In conclusion, the early-CKD P4P program in Taiwan showed long-term clinical benefits in patients with early-stage CKD. The empirical findings demonstrated reduced and delayed disease progression among P4P program enrolees, suggesting that P4P is an applicable strategy for more active early-stage CKD disease management. Future studies are warranted to take healthcare costs into account and to analyse the cost-effectiveness of the program from both the societal and healthcare system perspectives.


The authors thank Mrs. Chun-Hua Liao and Ying-Jen Hsu from the Department of Management of Information Systems, Chang Gung Memorial Foundation, for their technical assistance with the retrieval of the raw data from the electronic health records. The authors are grateful to Ying-Chun Liao, RN in the Division of Nephrology, Kaohsiung Chang Gung Memorial Hospital for intellectual discussions that assisted the methods employed in the study.

Ethical issues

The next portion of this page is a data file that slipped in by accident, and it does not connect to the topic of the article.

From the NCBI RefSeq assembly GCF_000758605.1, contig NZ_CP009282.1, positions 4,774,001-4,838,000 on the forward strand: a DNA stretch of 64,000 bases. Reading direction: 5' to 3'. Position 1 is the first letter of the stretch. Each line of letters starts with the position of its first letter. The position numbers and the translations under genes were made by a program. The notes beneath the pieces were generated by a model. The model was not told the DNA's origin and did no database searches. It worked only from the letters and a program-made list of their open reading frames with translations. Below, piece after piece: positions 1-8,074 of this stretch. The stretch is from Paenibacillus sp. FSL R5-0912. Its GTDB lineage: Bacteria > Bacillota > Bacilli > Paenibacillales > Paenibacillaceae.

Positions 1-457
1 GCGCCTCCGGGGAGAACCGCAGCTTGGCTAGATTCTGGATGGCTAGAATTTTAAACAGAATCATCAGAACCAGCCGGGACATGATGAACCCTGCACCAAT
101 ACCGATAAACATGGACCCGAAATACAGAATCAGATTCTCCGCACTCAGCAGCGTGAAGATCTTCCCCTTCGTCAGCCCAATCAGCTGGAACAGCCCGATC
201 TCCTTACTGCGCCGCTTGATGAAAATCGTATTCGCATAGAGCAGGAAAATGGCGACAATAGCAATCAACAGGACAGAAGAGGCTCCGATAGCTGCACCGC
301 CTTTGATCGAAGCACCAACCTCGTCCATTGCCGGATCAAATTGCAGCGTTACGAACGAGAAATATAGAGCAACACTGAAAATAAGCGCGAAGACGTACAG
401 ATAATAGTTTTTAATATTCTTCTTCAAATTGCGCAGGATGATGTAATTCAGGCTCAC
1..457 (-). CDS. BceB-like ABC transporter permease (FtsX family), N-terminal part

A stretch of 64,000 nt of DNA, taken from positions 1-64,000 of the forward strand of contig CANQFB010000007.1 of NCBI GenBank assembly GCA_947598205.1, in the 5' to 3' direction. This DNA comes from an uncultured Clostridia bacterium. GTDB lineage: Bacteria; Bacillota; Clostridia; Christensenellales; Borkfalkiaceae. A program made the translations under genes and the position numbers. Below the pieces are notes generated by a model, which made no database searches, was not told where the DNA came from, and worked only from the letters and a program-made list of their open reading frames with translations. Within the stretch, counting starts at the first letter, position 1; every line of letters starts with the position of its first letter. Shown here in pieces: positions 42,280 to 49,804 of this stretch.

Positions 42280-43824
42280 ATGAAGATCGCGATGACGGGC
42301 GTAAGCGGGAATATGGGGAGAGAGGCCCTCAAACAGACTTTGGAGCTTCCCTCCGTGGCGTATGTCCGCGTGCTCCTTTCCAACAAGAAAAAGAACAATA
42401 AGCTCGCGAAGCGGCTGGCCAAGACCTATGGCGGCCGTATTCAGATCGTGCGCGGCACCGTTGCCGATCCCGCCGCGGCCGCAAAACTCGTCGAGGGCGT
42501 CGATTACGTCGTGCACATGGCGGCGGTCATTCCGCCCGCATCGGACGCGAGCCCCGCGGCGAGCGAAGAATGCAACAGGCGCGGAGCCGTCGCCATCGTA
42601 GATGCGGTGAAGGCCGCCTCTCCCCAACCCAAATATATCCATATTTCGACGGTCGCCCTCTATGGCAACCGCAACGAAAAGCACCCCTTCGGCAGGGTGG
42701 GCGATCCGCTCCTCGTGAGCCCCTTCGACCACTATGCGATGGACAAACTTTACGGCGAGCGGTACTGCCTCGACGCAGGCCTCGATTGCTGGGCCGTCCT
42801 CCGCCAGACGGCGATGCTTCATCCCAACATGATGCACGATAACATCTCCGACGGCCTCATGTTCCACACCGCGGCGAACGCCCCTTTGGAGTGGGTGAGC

The study proposal was approved by the Institutional Review Board (IRB) of the Chang Gung Medical Foundation (CGMF) in Taipei, Taiwan (permit number: 201800315B0C502). Individual patient consent was waived as the CGRD is an anonymized generic electronic research database. The study conduct was compliant with the guidelines and regulations of the IRB of the CGMF.

Competing interests

Authors declare that they have no competing interests.

Authors’ contributions

Conception and design: MTL, CNH, and SHC; Acquisition of data and analysis: CNH and MTL; Interpretation of data: All authors; Manuscript writing and critical revisions for important intellectual content: All authors; Approval for the final version to be submitted and any revised versions: All authors.


This work was supported by Kaohsiung Chang Gung Memorial Hospital (CMRPG8H0961). The funder had no role in the study design, data collection and analysis, decision to publish, or preparation of the manuscript.

Supplementary files

Supplementary file 1 contains Tables S1-S3 and Figures S1-S2.


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Volume 11, Issue 8
August 2022
Pages 1307-1315
  • Receive Date: 17 July 2020
  • Revise Date: 14 January 2021
  • Accept Date: 14 March 2021
  • First Publish Date: 13 April 2021